Visual Artist Matthew Wildgoose

By Yolanda Hanna
Photographs courtesy of Alfred Anderson Photography and Matthew Wildgoose

For this April-June 2020 issue of Up and Away where we wanted to highlight the island of Grand Bahama, we were fortunate to have two Grand Bahamians as part of our visual artist interview. Our contributor Yolanda Hanna was ecstatic to sit down and have an intimate conversation with one of her favorite Grand Bahamians, Matthew Wildgoose. A humble, talented and funny individual with a great sense of humor, he enjoyed sitting down with Hanna as well.

Please sit back, relax and enjoy their conversation.

On which island in The Bahamas were you born and raised?

I was born on Grand Bahama and raised in the small rural settlement of Holmes Rock in West Grand Bahama. Holmes Rock is a close-knit community near the shoreline, known for a popular cave that produces fresh water at low tide and saltwater at high tide. The residents were expressive and colorful, everybody knew each other. I lived there until I was 21. Life was simple and peaceful; it was the perfect island atmosphere for a creative, curious child to explore.

When did you KNOW you were a bona fide artist?

I knew when I was 13 years old. When I went to school, I’d sit in class every day and sketch in my notebooks. I spent more time drawing than writing notes. One day, I sketched a motorcycle from a magazine and my drawing looked exactly like the picture. That’s when I knew I had a gift and I began thinking I really could pursue art professionally.

You have a specific style of painting that brings life to your artwork. Which one of your paintings has made you stand back and say “WOW”?

My portrait of Ronnie Butler made me stand back and say “wow”. I loved Ronnie’s music and I wanted to capture his humorous, bold personality in my aesthetic. I also painted a portrait of the late singer Blind Blake on a beautiful red cloth canvas. The painting is inspired by his song “Run Come See Jerusalem”, which tells the story about the devastating hurricane of 1929. It’s a powerful song about our history. When I looked at that red canvas, I immediately thought of him and I vowed to immortalize his image on that background. I’m “wowed” by that painting every time I look at it.

Your portrait of the late Ronnie Butler, legendary entertainer and the godfather of Bahamian music, is one of your most recognizable pieces. What inspired that painting?

My paintings are inspired by people who influence culture. Ronnie Butler was the godfather of Bahamian music. He is an icon and his artistry is inspirational. Ronnie was a rich storyteller; his stories were framed with subtle innuendos that are hilarious. He was a genius. I listened to his music intently and researched his life before I began that portrait. His song “Water The Garden” is one of my favorites. In the painting, Ronnie is wearing his signature sunglasses, and if you look closely you can see a woman’s reflection inside his lenses. That’s the woman he sings about in the song. When I showed him the painting, he autographed [it] and laughed. He laughed hard and he said, “Boy, ya really jack me right up! But I could tell ya, dats me.”

What do you want people who view your art to take away? What emotion do you want to invoke?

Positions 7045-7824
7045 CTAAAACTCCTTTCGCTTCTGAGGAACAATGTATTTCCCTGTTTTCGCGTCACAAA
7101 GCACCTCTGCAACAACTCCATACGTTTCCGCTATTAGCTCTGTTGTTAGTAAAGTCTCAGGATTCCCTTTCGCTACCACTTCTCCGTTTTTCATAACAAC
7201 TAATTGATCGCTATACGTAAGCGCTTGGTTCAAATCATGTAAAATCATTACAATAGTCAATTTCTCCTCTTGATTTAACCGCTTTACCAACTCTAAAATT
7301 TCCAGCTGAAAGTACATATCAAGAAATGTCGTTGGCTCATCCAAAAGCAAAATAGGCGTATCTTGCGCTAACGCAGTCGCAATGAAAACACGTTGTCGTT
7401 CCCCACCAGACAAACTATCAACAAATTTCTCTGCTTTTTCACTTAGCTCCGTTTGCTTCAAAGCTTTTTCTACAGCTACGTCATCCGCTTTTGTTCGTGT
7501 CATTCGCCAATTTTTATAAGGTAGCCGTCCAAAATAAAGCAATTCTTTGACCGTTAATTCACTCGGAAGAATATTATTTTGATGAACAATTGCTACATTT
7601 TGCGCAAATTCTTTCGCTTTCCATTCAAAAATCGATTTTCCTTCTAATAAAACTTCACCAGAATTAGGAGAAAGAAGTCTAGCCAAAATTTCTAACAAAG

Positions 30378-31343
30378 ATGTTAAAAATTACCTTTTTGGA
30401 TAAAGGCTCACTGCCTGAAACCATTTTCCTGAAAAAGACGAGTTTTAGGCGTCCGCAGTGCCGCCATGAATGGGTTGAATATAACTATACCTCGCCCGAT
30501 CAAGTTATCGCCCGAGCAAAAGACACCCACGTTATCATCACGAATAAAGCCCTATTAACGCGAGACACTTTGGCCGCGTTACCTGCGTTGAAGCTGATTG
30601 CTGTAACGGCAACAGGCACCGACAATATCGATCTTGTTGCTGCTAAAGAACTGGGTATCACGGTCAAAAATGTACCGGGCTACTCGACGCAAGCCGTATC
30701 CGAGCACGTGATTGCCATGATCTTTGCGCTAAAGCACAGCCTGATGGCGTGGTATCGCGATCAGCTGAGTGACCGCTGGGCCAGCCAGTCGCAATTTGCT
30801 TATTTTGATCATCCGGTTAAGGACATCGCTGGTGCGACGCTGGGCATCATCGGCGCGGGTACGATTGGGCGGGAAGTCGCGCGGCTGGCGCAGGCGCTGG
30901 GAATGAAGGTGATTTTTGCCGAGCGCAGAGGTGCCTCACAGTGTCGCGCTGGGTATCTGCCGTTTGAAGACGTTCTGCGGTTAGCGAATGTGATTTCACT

Well, [that] depends on which piece they’re looking at. Overall, I want people to be pleased by the aesthetics of my paintings. I try to be technically sound with proportions and colors, and that goes back to my formal training from the College of The Bahamas, studying art and observing the work of other artists. I want people to be mesmerized by my creativity. I want them to see God, or at least get a glimpse of who God is through my art and become introspective. That may sound obnoxious, but God is the ultimate artist—I’m just a vessel, an island boy who decided to be obedient with the gift that He has given me. So, with a little piece of God inside my mind, transcending through my eyes and my hands onto a canvas, I create art. My desire is for people to understand that they can do what I’ve done by tapping into their gifts and my hope is they know God a little better when they look at my work.

When you look around the local art scene, who are some of the artists you admire and why?

What a tough question! I get a lot of inspiration from home. I really admire Kishan Munroe and Allan Wallace. Kishan’s work inspires me to do more, he inspires me to be better at what I do. He’s a brilliant artist and [one] who creates good work. I admire Allan Wallace. Allan is also a brilliant artist; his work is technically sound, and his creative process is out of this world, he creates everything in his head! I’m also impressed by his humility. Remaining very humble is important to me and Allan has maintained his humility. I admire Brent Malone. He’s a giant of an artist and his work is amazing. I like how he creates. Brent is a storyteller, and I admire people who tell our stories.

Stimulating conversation can be had around the dinner table, and to that end if you could invite a few people for dinner, living or dead, who would they be and why?

I’d invite Bob Marley and Ronnie Butler to dinner. Bob Marley because he wasn’t impressed by the world and its systems. He created his own path, while simultaneously giving the world what it wanted, which was good music. I respect Bob Marley for that—he was a trailblazer. Bob was a vegetarian and I eat meat, so I’d have to serve fish and/or vegetables for dinner. I believe we’d have a great conversation. I would invite Ronnie Butler because I’d want to discuss his music and learn about his creative process over peas soup and dumpling! Peas soup and dumpling is one of my favorite dishes and Ronnie knew how to cook it. So, we would cook soup while we listened to his music, and I would pick his brain and find out the backstory behind some of his most popular songs.

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